When harvesting your lettuce cut the outside leafs of each bunch, but leave the inner foliage so it can keep producing more greens. After harvesting your lettuce rinse the leaves in cold water to keep them crisp. Whether you start your lettuce from seed or transplant have fun enjoying the colorful harvest.
Honey truly is nature’s candy. This golden liquid has been a natural source of sweetness since the beginning of time. It can be used in baked goods, salad dressings and sauces. It also works great as a topping on yogurt, waffles or toast, just to name a few. Certain kinds of honey contain antioxidants and trace amounts of nutrients. It’s important to read the label when purchasing honey so you can be sure you’re getting the best quality product. The main things you want to see on a label when buying honey are: raw, unfiltered and organic. This means the product still contains bee pollen, which is the nutrient rich medicinal component of pure honey.
When substituting honey for granulated sugar in a recipe you can typically use slightly less honey than the amount of sugar called for in a recipe. However, honey tends to make things more moist and dense, so some experts recommend adding additional leavening agents (baking powder or soda) to balance out the added density. Personally, I think unfiltered organic honey has a richer sweetness, so I only add 1/2 cup of honey for every 1 cup sugar called for in a recipe. Don’t be afraid to experiment in the kitchen to find the right flavor balance for your taste preference. Raw organic honey is sure to add a soft floral sweetness to anything you dream up in the kitchen.
As we shift into a new season it’s a good time to start thinking about adding more variety to your daily meals and your fitness routine. If you find yourself thinking, I don’t have a fitness or nutrition routine. Then now is the time to develop one. Some people like a structured regime others like setting a few mental goals to guide their choices. Whatever your personal needs are, keep nutrition and fitness routines fresh by adding variety. It’s one of the most important factors in maintaining a healthy lifestyle.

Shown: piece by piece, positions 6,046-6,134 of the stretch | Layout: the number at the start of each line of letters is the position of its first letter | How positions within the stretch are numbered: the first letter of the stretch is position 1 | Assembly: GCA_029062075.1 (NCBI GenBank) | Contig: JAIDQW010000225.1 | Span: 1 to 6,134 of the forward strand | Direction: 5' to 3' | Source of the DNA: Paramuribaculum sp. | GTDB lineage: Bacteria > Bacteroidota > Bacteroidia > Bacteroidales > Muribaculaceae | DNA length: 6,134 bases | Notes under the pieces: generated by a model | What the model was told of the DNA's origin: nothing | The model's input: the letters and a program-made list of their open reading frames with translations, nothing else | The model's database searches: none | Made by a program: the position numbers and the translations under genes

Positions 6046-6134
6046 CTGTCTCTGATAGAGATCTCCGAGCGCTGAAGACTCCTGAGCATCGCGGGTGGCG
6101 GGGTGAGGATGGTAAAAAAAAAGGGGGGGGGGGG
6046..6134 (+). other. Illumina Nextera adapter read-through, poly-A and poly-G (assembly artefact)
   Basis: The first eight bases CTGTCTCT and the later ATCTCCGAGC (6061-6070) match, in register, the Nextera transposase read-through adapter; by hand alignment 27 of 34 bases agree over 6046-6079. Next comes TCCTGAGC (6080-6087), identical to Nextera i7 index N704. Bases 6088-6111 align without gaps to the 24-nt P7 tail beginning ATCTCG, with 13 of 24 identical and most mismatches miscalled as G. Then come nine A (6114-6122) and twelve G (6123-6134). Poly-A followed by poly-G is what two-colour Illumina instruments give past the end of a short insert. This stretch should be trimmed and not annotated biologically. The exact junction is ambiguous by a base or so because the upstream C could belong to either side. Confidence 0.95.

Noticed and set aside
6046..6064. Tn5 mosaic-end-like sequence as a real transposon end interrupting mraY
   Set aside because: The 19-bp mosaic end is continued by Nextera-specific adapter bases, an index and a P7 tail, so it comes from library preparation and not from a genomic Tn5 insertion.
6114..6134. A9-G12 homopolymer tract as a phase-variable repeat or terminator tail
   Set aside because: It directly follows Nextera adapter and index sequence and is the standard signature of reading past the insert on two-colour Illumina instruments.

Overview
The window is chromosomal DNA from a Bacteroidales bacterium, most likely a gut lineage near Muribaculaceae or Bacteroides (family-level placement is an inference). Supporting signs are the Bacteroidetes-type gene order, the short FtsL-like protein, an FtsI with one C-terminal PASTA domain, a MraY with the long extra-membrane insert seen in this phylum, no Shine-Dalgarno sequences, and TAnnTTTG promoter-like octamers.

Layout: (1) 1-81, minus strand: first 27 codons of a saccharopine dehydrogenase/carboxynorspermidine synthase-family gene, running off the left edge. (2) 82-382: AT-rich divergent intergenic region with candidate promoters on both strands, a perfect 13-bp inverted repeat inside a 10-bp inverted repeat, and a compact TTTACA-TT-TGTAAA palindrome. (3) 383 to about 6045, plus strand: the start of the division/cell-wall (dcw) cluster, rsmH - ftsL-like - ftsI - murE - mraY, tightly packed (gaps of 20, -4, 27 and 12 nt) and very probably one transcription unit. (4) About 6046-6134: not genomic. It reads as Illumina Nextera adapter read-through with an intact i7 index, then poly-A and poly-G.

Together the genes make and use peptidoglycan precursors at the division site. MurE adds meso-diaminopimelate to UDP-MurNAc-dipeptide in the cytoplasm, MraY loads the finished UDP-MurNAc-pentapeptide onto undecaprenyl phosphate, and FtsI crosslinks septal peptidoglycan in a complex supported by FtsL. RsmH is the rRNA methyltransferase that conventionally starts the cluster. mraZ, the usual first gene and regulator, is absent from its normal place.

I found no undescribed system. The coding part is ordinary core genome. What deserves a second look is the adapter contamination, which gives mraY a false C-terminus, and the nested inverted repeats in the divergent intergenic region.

A big motivating factor in changing up your routine can be the metabolic boost that will likely result. Your metabolic rate picks up a bit, and prevents you from feeling tired, just by doing different exercises and eating new healthy foods. Don’t overwhelm yourself by trying to change multiple things at once. Take it one step at a time. Try at least one new healthy food every few days. Also, try out a new class at the gym or a new piece of equipment. Change in your fitness and nutrition routines leads to change in your well-being.
According to the Centers of Disease Control approximately 29 million Americans have diabetes. With this condition there comes a need to be more aware of the foods you are consuming and the impact they have on your body, particularly your bold sugar. The right meal plan can help keep your blood glucose within normal limits, it can also improve your cholesterol numbers and overall blood pressure.